Fishbowl Five With Eric Gillin, Epicurious Executive Director

Talking site redesigns and favorite meals with Eric Gillin


eric-gillinEric Gillin arrived at the newly relaunched as director of product in September 2012. Two years later, he was promoted to executive director of Condé Nast’s online destination for passionate home cooks. In this role, his first order of business was a major redesign, unveiled earlier this month and complete with new content packages, partnerships with networks like The Weather Channel and an in-the-works collaboration with Apple on its highly anticipated Watch. “A lot of people worked super hard for the last 10 months to make [the relaunch] a reality so [it] has been just thrilling,” he said.

Gillin brings an editorial sensibility (having had editor stints at and Maxim, among other pubs) to product development, as well as an evident passion for the work.

Here, he talks about the new site, career lessons and his favorite place to eat in the city.

epicurious_homepageFBNY: Tell us about the site redesign. What were your goals and how did your team deliver on them?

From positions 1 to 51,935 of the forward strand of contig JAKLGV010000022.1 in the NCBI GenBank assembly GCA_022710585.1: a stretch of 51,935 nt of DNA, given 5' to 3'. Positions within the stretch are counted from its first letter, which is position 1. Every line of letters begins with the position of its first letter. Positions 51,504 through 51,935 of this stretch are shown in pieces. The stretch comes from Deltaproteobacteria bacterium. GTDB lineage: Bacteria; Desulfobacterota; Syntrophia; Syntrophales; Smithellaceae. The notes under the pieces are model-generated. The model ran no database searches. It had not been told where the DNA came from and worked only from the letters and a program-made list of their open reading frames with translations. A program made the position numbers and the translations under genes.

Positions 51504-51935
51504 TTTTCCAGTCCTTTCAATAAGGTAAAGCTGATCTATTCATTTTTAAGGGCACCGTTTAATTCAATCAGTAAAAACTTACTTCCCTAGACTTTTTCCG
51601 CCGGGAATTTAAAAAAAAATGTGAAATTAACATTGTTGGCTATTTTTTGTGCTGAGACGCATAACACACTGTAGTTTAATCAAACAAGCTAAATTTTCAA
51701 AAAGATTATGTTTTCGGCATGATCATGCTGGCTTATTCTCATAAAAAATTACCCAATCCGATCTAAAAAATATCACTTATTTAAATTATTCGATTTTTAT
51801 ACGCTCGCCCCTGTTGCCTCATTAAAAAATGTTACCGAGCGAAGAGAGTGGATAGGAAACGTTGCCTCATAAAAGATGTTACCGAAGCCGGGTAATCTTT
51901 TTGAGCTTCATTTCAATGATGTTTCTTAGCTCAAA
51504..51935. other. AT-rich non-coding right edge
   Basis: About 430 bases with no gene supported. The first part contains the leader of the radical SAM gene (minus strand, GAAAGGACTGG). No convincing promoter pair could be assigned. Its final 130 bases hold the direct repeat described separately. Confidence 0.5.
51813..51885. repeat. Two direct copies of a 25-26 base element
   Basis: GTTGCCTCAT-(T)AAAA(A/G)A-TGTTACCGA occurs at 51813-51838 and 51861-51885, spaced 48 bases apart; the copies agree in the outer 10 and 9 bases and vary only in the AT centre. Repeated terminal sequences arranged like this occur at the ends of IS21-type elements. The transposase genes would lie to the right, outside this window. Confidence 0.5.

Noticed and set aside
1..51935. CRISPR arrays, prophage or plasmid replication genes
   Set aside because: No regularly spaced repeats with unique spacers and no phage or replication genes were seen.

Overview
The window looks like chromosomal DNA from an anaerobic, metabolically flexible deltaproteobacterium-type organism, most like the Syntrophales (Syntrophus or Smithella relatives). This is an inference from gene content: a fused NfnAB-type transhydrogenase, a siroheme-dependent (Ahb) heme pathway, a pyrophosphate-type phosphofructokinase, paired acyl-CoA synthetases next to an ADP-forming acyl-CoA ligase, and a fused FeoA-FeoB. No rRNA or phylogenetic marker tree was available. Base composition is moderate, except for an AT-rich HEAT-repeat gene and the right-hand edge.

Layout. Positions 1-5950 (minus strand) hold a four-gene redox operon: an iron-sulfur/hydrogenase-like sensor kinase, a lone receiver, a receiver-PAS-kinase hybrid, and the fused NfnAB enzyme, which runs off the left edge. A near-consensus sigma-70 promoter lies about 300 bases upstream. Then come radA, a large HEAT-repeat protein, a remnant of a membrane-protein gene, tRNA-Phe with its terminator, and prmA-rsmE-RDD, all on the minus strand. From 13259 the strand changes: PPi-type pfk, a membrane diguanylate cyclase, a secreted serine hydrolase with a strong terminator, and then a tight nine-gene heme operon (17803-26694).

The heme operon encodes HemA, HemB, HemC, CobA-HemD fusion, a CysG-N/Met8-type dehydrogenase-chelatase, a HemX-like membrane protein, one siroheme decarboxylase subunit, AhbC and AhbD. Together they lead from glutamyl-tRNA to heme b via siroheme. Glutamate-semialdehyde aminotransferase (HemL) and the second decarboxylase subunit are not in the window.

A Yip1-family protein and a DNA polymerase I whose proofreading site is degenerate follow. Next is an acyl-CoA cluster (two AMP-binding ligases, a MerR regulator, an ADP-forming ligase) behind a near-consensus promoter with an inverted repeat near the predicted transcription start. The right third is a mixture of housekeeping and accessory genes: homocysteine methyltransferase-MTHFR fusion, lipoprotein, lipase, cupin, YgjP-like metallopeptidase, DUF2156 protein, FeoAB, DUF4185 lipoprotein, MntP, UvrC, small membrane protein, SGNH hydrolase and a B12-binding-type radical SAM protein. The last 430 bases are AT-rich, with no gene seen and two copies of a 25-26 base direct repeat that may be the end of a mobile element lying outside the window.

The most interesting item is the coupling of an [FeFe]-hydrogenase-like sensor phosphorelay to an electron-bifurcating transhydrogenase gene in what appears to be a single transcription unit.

Eric Gillin: The main goal of the redesign was to turn Epicurious from a recipe database into the kind of content destination that home cooks want to visit every single day. The way we went about doing that is by being everywhere a home cook is, which meant responsive design with mobile tablet desktop. It meant big beautiful pictures. It also meant decluttering, to put a lot more focus on the amazing recipes that we’re known for, and a lot of the new content we’re doing. We hired a whole new editorial staff. We have a staff photographer, we have a test kitchen, and we’re really working very hard every day to deliver on that value promise editorially, as well as from a product perspective.

FBNY: What are some of those new content pieces?

Gillin: One of them is called Frankenrecipe, where we cook five different recipes and take the best parts of each so we have a Frankenrecipe for, say, cinnamon buns, and we take the topping from one, and the dough from the other, and the icing from a third, and we create the world’s greatest recipe out of that.